It is the last day of 2019 and a dull cloudy walk was brightened by some huge mistletoe plants in apple trees at Baddesley Clinton near Leamington Spa.

There is one species of mistletoe in the U.K. it is Viscum albums. There are approximately 900 Species worldwide.It is a plant that is found across the U.K. but the main population is centred in the SW Midlands. In recent years the range of mistletoe has expanded into more eastern areas. One explanation of this is the higher numbers of continental blackcaps from Germany that have started to overwinter in Britain and spread the seeds.

Birds such as blackcaps and mistle thrushes love eating mistletoe berries. The berries are sticky and the birds wipe their beaks on a tree branch and the new plants of mistletoe can grow.

Mistletoe is a semi parasite, it has sucker like roots that attach it to the tree where it can tap into water and nutrients from the host tree. It does photosynthesise and produces it’s own food.

It is found in trees such as Apple, lime , sycamore ,ash ,poplar ,hawthorn but very rarely in oak.

Mistletoe is a dioecious plant which means that a plant is either male or female. Female plants have the creamy white berries that the birds love.

The mistletoe marble moth is a priority species for conservation and needs mistletoe to complete its lifecycle.It has declined in the six counties it is found in and this is thought to be because of the commercial collection of mistletoe in these areas.

A walk at Wrest Park a couple of days ago was full of trees covered in Mistletoe.

Mistletoe is at the centre of folklore and myths it is wrapped up with fertility, love, protection and Christmas .

It is a strange plant , it grows between the sky and the soil it is neither a tree or a shrub , it is a semi parasite . There are many tales to explore about this mysterious magical evergreen in the trees.

Happy exploring in 2020 !

Winter Illuminations

It has been a bright, blue sky day today. At 2pm we set off with the dog for a walk across local fields and through some woods. The sun was low making driving painful at times. This low winter sun transformed the trees and landscapes making marvellous shadows and colours against the bare branches and skeletons of last summers flowers.

Shadows and light drew attention to the structures in the woods and the shape of skylines and fields.

This walk follows the edge of a very large undulating field that has large stones scattered all through it . At the top of the hill a woodland follows the ridge. In the spring this wood is full of bluebells, today the floor was carpeted in oak leaves and muntjac deer were trotting through.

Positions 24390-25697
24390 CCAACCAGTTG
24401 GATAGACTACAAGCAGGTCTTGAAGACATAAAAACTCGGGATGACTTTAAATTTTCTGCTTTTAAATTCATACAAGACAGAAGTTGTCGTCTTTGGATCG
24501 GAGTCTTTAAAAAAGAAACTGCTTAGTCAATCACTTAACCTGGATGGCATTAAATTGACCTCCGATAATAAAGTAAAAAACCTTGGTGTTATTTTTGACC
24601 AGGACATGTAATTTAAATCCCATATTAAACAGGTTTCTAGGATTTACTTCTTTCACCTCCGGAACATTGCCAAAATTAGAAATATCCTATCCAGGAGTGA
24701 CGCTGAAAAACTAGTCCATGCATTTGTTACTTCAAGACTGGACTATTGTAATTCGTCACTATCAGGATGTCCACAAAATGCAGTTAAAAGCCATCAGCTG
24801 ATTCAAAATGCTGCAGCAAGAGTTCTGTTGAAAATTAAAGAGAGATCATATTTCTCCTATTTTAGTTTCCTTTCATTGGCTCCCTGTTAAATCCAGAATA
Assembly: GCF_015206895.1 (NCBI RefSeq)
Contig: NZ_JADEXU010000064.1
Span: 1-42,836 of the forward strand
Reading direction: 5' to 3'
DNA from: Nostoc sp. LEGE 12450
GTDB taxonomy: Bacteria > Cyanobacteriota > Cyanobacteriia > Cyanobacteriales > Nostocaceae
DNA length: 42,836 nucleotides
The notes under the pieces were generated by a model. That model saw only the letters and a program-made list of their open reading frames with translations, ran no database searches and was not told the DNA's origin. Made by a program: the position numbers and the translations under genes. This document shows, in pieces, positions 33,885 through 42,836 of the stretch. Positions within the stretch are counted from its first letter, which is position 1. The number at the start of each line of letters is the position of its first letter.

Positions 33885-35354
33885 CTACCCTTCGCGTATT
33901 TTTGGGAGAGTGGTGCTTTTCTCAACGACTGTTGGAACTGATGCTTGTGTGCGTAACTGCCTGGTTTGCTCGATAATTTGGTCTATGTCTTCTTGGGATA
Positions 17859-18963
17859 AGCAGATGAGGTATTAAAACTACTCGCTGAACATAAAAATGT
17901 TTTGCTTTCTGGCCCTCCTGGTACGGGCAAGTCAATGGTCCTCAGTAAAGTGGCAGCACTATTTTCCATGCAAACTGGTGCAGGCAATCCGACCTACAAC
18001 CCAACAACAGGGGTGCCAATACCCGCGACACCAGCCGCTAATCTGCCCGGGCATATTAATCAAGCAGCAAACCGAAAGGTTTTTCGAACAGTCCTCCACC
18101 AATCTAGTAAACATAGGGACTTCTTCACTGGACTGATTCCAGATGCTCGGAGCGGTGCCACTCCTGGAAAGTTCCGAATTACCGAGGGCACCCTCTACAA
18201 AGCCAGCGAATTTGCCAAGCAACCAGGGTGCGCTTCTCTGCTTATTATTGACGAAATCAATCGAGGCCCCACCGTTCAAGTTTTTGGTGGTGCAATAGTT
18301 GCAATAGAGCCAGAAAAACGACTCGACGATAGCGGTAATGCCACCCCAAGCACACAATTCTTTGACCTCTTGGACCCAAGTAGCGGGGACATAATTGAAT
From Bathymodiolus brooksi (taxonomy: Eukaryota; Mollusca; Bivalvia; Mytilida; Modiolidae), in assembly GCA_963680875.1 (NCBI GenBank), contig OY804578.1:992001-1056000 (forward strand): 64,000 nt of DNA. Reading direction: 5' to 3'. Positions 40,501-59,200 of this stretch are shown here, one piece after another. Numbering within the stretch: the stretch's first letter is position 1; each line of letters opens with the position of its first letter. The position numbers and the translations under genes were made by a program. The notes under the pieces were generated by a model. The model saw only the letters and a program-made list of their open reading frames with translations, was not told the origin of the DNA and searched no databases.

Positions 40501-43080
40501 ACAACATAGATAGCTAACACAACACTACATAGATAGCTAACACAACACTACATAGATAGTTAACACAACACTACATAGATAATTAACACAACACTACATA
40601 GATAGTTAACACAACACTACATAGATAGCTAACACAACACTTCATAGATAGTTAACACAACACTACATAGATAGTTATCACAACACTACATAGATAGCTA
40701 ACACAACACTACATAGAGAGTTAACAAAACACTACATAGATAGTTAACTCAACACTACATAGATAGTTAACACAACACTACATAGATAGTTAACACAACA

There is a large pond in the centre of the wood that was very full and illuminated with winter light making it mystical .

The light adds interest to even collapsed sedges creating a picture .

Moss glowed emerald green against the browns and greys of the wood especially when caught in the sun.

Teasles looked colourful as we walked back through the field as the sun dropped lower and the sky became a beautiful colour.

A lovely walk on an amazing Winter day .

2019 in Photos

As Christmas draws to a close and we start to focus on the start of 2020 I thought it would be fun to post one photo from exploring in 2019 one for each month. A calendar of discovery !

January – chilly skies at Pitsford reservoir

February – waders at Holkham beach

March– Daffodils in the Forest of DeanApril– coming in to land at Harlestone Firs.

MayExploring bluebells at Everton Stubbs

June Insects galore , thistle tables

July Beautiful Devon Coast

August wonderful West Runton in Norfolk

September Cambridge Botanic gardens

October Fungi at Batsford

November first Ice

December moss covered trees

Looking forward to exploring more in 2020!

Merry Christmas Eve

Merry Christmas Eve , I’m sitting in the lounge looking at the Christmas tree. It is a rooted tree and is going in the garden in a big pot after Christmas.

In the front garden we have a very tall Norwegian spruce that started life as one of our Christmas trees years ago. It is visited by so many birds. Pigeons nest in it as do blackbirds. Goldcrests hop about its branches eating insects, often with blue tits , great tits and others.

Collared dives coo coo in it and robins sing the arrival of morning from the top of it.Recently a squirrel has discovered it.

When this years tree loses its decorations and moves outside I’m Sure it will become a frequently visited part of the garden. Merry Christmas and Happy Exploring !

Midwinter moments

On the shortest day of the year we ventured to Anglesey Abbey close to Cambridge. This National Trust property has a house , a working flour mill and a large winter garden.

It did not feel very wintery today it was very mild and there were plenty of small insects in clouds.

The winter garden is full of colour with amazing stems in colours you wouldn’t believe. They have been pruned to make dramatic shapes and lots of impact as you follow the winding path.

The path takes you into a glade of silver birch with their striking white bark.

As you follow the path the scent of these Daphne follows you, the mahonias are bright yellow and also heavily scented.

There is lots of yew planted around the grounds creating small enclosed areas with statues and lawns. I loved this corner where the wind had arranged the leaves perfectly.

As we wandered along there are snowdrops pushing through , Anglesey Abbey is famous for the snowdrop displays and has snowdrop days in February.There are also hundreds of hellebores just opening up their flowers.

A walk through the woodland paths was full of butchers broom. Butchers broom is sometimes called knee holly because of its hight and the prickly leaves and it also has red berries. Bunches of this stiff evergreen were used to brush down butchers blocks. It can live well in dense shade beneath trees and is good at competing with tree roots for water and nutrients.It is a plant found in ancient woodlands, it forms clumps and can be older than the trees around it.

In this woodland walk we spied a strange tree , almost Ent like. It has split and grown back together in the main trunk. It looks like either the pair of Ent legs or the eye of a needle, very unusual !

A good walk on the shortest day , looking forward to longer days and more exploring.